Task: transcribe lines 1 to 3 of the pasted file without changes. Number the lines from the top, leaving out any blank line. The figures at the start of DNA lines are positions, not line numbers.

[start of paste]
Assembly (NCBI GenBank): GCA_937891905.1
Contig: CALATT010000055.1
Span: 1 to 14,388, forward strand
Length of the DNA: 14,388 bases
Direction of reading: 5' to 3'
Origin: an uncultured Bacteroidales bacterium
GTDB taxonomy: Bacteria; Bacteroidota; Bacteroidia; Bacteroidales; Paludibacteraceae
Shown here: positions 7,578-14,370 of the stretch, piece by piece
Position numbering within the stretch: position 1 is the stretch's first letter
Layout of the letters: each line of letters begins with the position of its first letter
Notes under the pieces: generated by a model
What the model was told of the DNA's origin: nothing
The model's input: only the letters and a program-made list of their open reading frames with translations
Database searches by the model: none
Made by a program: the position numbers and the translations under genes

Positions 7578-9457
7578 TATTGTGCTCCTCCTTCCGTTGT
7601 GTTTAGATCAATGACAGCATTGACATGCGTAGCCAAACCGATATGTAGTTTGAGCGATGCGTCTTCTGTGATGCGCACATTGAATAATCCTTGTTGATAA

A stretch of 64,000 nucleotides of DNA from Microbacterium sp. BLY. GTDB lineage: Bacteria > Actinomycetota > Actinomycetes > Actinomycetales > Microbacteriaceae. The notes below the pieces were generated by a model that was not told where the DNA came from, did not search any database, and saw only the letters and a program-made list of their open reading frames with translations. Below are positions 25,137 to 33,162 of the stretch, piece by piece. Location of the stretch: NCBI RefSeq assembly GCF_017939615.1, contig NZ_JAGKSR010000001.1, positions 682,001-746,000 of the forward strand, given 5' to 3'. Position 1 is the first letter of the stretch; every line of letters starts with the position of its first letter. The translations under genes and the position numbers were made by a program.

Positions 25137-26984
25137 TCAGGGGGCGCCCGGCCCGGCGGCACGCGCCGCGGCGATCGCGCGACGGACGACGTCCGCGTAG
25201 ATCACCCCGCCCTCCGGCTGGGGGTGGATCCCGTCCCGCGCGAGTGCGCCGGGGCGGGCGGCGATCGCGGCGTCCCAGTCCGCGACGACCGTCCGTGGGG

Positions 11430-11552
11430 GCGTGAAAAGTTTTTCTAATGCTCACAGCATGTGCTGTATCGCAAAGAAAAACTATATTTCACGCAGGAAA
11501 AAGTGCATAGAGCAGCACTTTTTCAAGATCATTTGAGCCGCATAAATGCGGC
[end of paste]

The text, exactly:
Assembly (NCBI GenBank): GCA_937891905.1
Contig: CALATT010000055.1
Span: 1 to 14,388, forward strand